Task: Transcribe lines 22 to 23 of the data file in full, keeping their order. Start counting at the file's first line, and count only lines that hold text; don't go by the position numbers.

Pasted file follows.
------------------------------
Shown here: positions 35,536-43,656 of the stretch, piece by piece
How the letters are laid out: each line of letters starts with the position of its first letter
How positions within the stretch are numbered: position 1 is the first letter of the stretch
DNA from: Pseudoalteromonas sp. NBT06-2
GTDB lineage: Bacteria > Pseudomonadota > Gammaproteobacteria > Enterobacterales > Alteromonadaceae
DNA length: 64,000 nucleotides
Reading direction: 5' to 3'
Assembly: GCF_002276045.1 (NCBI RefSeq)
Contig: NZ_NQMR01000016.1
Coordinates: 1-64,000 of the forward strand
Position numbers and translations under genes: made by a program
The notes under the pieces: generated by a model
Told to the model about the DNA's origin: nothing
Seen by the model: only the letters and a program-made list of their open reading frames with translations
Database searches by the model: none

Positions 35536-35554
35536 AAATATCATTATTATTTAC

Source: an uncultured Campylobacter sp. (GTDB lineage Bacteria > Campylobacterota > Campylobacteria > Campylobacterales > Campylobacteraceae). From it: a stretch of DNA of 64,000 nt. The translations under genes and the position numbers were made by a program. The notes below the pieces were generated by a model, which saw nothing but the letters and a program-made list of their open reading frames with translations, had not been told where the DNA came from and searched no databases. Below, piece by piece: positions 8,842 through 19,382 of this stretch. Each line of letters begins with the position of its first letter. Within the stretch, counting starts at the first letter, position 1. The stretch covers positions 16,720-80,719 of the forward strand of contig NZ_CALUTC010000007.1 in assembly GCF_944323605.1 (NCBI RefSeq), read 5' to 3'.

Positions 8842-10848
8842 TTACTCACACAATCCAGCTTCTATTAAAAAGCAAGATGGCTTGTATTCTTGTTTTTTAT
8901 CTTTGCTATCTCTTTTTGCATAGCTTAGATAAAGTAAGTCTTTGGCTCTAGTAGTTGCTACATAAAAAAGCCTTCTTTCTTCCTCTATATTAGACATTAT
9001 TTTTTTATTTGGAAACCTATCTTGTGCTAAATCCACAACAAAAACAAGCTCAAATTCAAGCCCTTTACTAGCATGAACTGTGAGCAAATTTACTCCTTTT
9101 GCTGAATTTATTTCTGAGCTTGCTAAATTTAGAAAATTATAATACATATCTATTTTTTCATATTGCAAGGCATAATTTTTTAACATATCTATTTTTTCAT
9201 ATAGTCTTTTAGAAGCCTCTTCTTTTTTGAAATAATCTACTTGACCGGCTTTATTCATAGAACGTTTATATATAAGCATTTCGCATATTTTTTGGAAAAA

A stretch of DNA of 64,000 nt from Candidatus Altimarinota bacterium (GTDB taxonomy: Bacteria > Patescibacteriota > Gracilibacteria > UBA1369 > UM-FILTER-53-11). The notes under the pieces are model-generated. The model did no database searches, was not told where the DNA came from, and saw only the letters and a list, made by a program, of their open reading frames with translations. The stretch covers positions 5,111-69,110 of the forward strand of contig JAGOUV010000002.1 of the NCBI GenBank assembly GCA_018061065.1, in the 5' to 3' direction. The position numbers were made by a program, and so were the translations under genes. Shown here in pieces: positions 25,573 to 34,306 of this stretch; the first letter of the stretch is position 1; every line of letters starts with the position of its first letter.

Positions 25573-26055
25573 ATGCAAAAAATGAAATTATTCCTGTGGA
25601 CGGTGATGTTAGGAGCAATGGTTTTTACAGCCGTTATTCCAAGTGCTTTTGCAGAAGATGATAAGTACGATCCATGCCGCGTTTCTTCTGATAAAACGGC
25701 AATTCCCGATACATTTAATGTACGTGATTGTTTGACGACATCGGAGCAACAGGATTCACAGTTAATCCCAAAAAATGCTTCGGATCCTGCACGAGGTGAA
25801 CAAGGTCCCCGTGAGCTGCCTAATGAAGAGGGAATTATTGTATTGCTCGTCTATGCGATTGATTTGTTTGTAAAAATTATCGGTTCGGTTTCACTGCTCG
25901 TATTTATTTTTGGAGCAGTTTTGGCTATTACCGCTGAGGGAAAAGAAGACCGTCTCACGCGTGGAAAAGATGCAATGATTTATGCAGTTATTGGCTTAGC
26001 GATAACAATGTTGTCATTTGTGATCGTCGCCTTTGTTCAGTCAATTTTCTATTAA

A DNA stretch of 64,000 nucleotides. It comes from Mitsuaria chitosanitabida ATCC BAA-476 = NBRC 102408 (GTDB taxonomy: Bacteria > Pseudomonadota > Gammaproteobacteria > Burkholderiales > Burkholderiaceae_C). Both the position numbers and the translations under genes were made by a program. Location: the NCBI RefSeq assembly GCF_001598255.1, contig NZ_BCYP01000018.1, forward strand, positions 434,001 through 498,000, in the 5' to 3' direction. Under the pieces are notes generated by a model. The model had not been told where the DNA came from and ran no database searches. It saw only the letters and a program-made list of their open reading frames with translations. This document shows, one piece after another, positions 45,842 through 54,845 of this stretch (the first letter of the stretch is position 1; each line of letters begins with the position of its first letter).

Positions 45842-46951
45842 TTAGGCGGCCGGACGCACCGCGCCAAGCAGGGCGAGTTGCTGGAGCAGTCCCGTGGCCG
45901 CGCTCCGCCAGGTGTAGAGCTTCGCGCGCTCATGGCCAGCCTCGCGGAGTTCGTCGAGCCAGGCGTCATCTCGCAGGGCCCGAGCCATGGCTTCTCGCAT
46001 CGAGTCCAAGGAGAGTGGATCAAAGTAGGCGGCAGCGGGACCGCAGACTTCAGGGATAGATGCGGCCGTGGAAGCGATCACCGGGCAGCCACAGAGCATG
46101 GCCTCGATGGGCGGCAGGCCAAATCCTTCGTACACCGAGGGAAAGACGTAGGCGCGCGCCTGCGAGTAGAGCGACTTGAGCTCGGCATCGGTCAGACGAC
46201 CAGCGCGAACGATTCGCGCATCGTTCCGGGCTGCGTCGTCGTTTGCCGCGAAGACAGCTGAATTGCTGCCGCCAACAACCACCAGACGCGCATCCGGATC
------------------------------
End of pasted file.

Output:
9001 TTTTTTATTTGGAAACCTATCTTGTGCTAAATCCACAACAAAAACAAGCTCAAATTCAAGCCCTTTACTAGCATGAACTGTGAGCAAATTTACTCCTTTT
9101 GCTGAATTTATTTCTGAGCTTGCTAAATTTAGAAAATTATAATACATATCTATTTTTTCATATTGCAAGGCATAATTTTTTAACATATCTATTTTTTCAT